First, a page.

Dear Mr. Inoue,
On behalf of a grieving worldwide community of racing drivers, mechanics, journalists, and fans all around the globe, I would like to ask you to please take your smartphone, tablet, laptop, or whichever device you choose to post to social media, pick it up, and chuck it into the Monaco harbor, or at least outside your apartment window. At the bare minimum, just delete your Twitter app, your Facebook app, your Pinterest, Tumblr, Google+, what have you – and have it wiped off your phone.
Do that real quick, and then take an indefinite amount of time to just shut the hell up.
For much of the last two and a half years since opening your Twitter account, you’ve been able to coast off the fact that you have been, to your credit, one of the most self-deprecating and good-humored backmarkers in Formula 1 history. Never a month goes by without a reference to the time you tried to put the fire out of your broken-down Footwork Hart in the 1995 Hungarian Grand Prix, only to be bowled over by the FIA Medical Car that ironically was meant to come to your aid and assistance. Maybe a reference to the time your awkward driving forced a shunt between title contenders Michael Schumacher and Damon Hill at Monza a month later. In 2013 you were named Autosport’s Worst F1 Driver in the last twenty years, and you were as proud of receiving that honor as if you had just won the Formula 1 World Championship.
You will always own up to your sub-par performances at backmarker teams in an eighteen-race career that saw you make relatively unheralded Footwork teammate Gianni Morbidelli look like a prime Alberto Ascari by comparison. It is that sort of driving that you now speak out against as a talent manager for young Japanese drivers, though to be quite frank, having the utterly forgettable, except when driving in a ninth-rate feeder series, Kimiya Sato be the shining star of your roster of managed talent reflects rather poorly on your overall ability in that category of racing as well (however, as a fan of the Super GT series, I will gladly welcome Mr. Sato with open arms this season as he takes on a part time role with JLOC in the GT300 class. The new Huracán GT3 will look nice in their livery.)
And like so many others, I was in on the act. I appreciated your sense of humor. It takes a special driver to look back at something that many other drivers would consider a humiliating experience with a humorous approach.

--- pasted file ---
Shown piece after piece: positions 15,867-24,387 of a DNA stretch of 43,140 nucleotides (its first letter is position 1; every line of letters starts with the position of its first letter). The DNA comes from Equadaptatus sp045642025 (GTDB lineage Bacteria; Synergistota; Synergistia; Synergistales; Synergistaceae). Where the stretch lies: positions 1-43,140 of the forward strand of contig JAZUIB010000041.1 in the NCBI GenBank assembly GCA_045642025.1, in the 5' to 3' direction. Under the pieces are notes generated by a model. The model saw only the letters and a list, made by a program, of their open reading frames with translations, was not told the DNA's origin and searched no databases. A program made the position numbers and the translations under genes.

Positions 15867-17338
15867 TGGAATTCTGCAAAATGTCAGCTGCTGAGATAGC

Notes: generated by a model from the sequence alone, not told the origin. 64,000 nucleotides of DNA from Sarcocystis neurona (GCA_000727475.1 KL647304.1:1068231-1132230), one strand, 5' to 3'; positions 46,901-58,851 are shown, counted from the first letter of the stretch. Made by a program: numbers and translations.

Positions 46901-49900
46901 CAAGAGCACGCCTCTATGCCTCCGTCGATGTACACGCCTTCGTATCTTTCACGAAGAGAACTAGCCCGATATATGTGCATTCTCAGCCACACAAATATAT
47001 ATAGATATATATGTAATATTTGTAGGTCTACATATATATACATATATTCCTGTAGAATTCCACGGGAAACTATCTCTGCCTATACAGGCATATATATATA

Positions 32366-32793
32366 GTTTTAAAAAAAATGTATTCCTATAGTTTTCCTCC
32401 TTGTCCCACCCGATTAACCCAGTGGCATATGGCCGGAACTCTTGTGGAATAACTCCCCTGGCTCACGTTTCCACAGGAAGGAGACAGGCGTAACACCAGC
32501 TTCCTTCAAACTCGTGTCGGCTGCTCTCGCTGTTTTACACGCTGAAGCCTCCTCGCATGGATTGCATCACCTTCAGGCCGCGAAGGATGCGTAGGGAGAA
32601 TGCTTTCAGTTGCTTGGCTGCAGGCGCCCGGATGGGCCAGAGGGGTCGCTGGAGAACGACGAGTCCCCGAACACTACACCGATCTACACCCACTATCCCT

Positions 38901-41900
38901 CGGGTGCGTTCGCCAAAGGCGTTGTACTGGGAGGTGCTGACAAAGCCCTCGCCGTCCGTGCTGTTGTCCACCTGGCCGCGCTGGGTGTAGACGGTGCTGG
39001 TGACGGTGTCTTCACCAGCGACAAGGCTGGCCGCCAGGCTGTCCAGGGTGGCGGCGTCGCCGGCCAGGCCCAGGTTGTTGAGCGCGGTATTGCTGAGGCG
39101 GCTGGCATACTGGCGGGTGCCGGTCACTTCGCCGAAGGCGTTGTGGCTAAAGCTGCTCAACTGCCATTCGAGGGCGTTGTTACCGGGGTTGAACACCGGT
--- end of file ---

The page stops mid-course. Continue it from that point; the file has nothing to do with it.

But I haven’t followed you on Twitter in some time, Mr. Inoue. To be quite honest, even as most people still adored you for owning up to being the worst driver of your generation with laughter and chuckles, I had grown quite weary, sick, and tired of you using Twitter as your open forum to snipe many of the active drivers and hard-working teams of Formula 1 for their failures, in an act of chucking rather large boulders through the front door of your all-glass mansion. I’d grown tired of you voicing your own xenophobic opinions about Formula 1’s newer markets – such as referring to Malaysia, the host of this weekend’s Formula 1 race, as a third-world country unfit for staging a race in the World Championship even after it being a constant for nearly two decades. That was a year ago actually, and it was ultimately the last straw before I decided to hit “unfollow” for myself.
Because I was sick and tired of following a retired professional racing driver who acted like a computer-illiterate knuckle dragger posting in the comments of a YouTube video. Not when there are other accounts that actually give back to the sport in a positive manner. Not when there are other, far more likeable former F1 backmarkers out there like the brilliant commentator Karun Chandhok, or the charming and upbeat Max Chilton, drivers who rarely if ever take to twitter bash other drivers and teams, only when it is absolutely warranted.
But that’s not why I’m writing this open letter today, using social media, just like yourself, to voice my own feelings and opinions. Continue reading “An Open Letter to Mr. Takachiho Inoue”